An air conditioner cools and dehumidifies indoor air by transferring heat from inside a structure to the outdoors. All central air conditioners employ three pieces of equipment. The indoor coil is located downstream from the blower and removes heat from the air stream. The outside condenser expels the heat. The blower circulates conditioned air through the duct system.
Air conditioners are rated by SEER (Seasonal Energy Efficiency Ration). For every one SEER increase, electricity usage is reduced roughly 10%. As a ratio, this percentage decreases as the SEER rating rises above 10 SEER. Houses built prior to 1992 would normally have a/c's with ratings of 7-8 SEER. In 1992 the EPA set the minimum allowed at 10 SEER. In January 2006 that minimum was raised to 13 SEER (making most of today's equipment appear "obsolete"). Today's standard efficiency 13 SEER a/c units use about 23% less electricity than a 10 SEER unit (produced in 1992 - 2005), and about 46% less than a 7 SEER unit (units produced prior to 1992).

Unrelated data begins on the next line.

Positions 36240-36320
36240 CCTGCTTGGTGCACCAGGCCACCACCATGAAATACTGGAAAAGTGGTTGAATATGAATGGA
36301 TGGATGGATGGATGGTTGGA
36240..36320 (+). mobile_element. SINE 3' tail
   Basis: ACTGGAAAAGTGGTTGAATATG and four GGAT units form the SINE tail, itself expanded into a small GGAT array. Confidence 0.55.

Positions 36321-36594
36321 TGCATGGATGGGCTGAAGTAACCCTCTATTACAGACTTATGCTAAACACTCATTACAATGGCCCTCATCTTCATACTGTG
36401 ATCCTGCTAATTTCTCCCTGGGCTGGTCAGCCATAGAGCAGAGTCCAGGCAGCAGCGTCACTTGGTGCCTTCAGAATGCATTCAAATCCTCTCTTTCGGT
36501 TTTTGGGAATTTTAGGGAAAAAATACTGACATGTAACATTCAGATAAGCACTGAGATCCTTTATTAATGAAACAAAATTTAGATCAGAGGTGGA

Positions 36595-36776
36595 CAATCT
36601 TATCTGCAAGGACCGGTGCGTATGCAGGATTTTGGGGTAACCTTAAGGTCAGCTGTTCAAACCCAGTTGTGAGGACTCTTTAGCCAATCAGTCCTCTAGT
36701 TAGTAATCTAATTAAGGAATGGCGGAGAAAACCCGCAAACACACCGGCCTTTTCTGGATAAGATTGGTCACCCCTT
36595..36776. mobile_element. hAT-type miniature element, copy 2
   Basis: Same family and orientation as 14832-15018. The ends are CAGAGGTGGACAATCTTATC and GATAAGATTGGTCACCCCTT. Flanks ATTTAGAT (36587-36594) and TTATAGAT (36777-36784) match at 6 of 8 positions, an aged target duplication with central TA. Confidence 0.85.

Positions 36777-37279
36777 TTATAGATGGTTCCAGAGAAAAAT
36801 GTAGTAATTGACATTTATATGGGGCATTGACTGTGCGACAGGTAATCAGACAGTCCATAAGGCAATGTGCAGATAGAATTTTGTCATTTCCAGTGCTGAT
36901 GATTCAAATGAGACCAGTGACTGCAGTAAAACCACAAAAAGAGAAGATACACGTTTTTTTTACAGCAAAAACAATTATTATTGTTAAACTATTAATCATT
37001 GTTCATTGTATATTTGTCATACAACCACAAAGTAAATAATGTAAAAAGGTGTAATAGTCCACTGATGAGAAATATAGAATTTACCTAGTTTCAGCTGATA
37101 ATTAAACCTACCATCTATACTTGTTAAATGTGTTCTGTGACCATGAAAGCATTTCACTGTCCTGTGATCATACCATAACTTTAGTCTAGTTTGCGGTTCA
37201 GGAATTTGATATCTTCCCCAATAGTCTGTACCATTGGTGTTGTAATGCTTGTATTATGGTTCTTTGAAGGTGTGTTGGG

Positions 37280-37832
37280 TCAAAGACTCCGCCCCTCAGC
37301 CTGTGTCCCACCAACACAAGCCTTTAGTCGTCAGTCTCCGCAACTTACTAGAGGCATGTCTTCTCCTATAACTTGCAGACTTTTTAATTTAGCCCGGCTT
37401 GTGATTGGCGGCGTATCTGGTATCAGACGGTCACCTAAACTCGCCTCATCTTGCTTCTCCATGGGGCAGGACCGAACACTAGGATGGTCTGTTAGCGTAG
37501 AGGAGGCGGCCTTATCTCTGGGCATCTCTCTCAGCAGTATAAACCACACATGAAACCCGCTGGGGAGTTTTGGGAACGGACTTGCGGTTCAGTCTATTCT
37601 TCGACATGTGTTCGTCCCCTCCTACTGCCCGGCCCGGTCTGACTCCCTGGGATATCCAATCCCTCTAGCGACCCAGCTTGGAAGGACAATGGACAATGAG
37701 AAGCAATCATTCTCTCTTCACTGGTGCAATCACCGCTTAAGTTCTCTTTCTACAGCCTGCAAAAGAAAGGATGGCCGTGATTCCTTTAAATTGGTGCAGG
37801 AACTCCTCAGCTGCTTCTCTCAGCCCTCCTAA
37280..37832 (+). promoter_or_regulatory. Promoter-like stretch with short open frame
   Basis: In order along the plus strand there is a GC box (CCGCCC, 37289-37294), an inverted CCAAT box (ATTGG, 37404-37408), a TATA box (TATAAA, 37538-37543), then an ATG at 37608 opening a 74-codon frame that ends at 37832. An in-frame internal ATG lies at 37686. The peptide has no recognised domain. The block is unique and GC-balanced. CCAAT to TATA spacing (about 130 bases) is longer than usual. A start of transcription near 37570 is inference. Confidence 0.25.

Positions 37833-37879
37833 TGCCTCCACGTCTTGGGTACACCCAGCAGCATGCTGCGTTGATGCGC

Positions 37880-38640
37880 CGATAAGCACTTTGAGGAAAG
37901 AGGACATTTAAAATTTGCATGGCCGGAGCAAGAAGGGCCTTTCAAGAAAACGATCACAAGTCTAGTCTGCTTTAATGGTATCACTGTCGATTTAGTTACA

Did you know...It is common for manufacturers to take the highest rating number possible for an air conditioner and then use that number in the unit's name(for example, having 15 in the model number does not mean what you are buying will get 15 SEER). This practice is misleading and is capitalized on by a/c companies. An air conditioner can be assigned an efficiency rating only after it is determined which indoor coil it will be matched with. We always let you know what you will be getting. Ask your a/c company to tell you what the engineering specs say, or call us and we'll be glad to look it up.